The I-T Axis
Updated: May 1, 2021
Nope, this has nothing to do with information technology. It is not a reference to weird Stephen King movies. It is the axis of balance for Christians, both in our individual lives and in our churches. It is the immanence-transcendence axis. To know God rightly, an understanding both that God is transcendent and that God is immanent is necessary.
First, the terms. That God is transcendent means that God is completely other than any created thing. He stands over against all the works of His hands, surpassing all in majesty and glory and holiness. He alone is God, and there is no other. Nothing else comes close.
To say that God is immanent means that He is close to us - He is not far off and unconcerned with what He has made. He is loving and gracious, and ultimately He has come near in His Son, Jesus Christ. He has so identified with His creation, that He has taken upon Himself the frailties and limitations of our flesh. We call it the Incarnation.
So, God is completely other than we are, and yet He has come near and walked as one of us. He is ineffable and unknowable except as He has chosen to reveal Himself. But yet, He has chosen to reveal Himself - ultimately in Jesus. He wants to be known in the most intimate way possible. Some have said that the goal of our redemption is the Beatific Vision, or union with God.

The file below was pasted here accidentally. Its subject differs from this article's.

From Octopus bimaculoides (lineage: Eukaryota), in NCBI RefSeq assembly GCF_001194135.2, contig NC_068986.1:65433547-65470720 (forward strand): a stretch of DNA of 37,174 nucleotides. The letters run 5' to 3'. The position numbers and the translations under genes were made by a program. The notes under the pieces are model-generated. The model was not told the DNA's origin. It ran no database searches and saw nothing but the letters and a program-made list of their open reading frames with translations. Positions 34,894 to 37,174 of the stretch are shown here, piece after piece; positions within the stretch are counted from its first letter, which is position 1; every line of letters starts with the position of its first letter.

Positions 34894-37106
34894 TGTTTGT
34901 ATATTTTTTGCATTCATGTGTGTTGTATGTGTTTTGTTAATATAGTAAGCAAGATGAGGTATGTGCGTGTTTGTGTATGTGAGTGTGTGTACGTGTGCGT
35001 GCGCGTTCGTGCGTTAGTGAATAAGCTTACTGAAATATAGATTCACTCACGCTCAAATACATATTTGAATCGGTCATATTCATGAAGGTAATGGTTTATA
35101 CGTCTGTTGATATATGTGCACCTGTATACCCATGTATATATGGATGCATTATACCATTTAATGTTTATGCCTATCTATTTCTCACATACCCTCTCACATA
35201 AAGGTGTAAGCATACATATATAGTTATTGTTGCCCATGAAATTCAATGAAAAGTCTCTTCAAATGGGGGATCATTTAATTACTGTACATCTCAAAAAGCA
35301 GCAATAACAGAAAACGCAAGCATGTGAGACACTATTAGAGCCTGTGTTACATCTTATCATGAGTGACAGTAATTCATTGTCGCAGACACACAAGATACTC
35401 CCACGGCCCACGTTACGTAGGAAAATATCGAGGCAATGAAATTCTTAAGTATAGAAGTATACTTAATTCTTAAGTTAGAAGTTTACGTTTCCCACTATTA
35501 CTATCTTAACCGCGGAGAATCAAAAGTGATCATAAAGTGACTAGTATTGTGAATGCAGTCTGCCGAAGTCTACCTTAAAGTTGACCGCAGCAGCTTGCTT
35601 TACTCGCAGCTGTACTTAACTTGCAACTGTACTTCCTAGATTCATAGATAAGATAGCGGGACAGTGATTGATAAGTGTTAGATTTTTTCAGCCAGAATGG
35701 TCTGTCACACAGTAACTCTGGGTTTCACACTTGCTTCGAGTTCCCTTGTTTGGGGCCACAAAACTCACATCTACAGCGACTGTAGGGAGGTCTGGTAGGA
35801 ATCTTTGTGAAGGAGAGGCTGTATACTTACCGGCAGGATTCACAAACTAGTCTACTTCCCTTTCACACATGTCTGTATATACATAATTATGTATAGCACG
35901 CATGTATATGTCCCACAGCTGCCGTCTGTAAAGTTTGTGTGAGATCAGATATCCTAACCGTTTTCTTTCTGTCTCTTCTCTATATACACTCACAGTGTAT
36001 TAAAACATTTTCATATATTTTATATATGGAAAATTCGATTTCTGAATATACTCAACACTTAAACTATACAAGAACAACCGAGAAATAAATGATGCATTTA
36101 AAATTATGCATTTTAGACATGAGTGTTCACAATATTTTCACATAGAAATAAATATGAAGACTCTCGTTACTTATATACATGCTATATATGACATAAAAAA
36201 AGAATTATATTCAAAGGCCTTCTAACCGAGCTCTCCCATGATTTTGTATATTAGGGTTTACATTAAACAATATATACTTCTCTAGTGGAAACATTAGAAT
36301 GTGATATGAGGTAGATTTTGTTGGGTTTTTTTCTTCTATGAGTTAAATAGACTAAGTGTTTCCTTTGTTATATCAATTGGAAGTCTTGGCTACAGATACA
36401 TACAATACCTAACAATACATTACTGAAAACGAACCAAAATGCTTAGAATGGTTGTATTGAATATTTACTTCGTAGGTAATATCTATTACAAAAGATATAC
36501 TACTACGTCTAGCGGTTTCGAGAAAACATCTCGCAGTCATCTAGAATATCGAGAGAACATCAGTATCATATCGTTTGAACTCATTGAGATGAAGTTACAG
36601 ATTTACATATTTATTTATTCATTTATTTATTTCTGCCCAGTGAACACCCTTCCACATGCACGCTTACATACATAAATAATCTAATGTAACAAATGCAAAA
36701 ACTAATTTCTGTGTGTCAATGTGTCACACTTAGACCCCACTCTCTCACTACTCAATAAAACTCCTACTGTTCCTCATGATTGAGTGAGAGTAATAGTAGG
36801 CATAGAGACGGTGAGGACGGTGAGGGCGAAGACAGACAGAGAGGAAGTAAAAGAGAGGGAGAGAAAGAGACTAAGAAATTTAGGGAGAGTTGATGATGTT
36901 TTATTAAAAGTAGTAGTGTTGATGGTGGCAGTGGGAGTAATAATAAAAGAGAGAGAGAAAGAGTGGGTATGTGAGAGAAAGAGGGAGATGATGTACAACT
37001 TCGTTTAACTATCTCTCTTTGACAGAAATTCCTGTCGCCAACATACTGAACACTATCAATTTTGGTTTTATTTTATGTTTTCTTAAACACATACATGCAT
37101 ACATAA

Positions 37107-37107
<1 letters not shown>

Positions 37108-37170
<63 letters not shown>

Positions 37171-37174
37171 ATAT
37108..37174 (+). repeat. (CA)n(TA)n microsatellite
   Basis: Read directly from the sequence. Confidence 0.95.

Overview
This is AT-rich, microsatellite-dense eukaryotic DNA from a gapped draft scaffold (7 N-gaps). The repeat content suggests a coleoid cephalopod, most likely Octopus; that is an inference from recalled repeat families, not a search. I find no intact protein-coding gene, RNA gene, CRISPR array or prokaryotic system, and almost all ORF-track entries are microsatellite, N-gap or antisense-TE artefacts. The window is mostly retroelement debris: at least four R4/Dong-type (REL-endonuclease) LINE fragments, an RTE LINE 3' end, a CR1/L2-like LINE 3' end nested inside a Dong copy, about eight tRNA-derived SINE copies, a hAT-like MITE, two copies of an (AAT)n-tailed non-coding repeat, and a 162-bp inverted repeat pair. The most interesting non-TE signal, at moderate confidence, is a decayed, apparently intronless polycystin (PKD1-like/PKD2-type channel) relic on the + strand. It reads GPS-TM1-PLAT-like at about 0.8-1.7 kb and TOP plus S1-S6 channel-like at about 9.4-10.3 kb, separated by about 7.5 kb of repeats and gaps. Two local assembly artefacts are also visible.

But back to the axis. Maintaining a balance between transcendence and immanence in our worship and devotion is difficult. Most of us tend to gravitate toward one or the other. Churches tend to likewise gravitate toward one or the other. I have been in cathedrals that have massive stone arches supporting ceilings so high, you can't help but look upwards. On the ceilings are beautiful paintings of angels and archangels surrounding Christ seated in glory upon His throne. The windows might be of stained glass that send shards of beautiful colored light through the sanctuary. The altars are covered with valuable furnishings and are generally either beautifully ornate or majestically stately. One tends to feel small and as if one should be very quiet upon entering such a space. Not surprisingly, the music is often large and majestic as well. Organ and choir fill the space with otherworldly, glorious beauty that calls to mind angels singing the praises of the God in whose presence they dwell. The choir and ministers are vested in robes. This is the transcendent expression. Holiness, majesty, glory. The infinite grandeur of God that dwarfs everything else. The one who is Other and who rules over all and who discerns our inmost thoughts from afar. Reverence and awe and some godly fear seem appropriate. No wonder people want to kneel when they pray in such a place.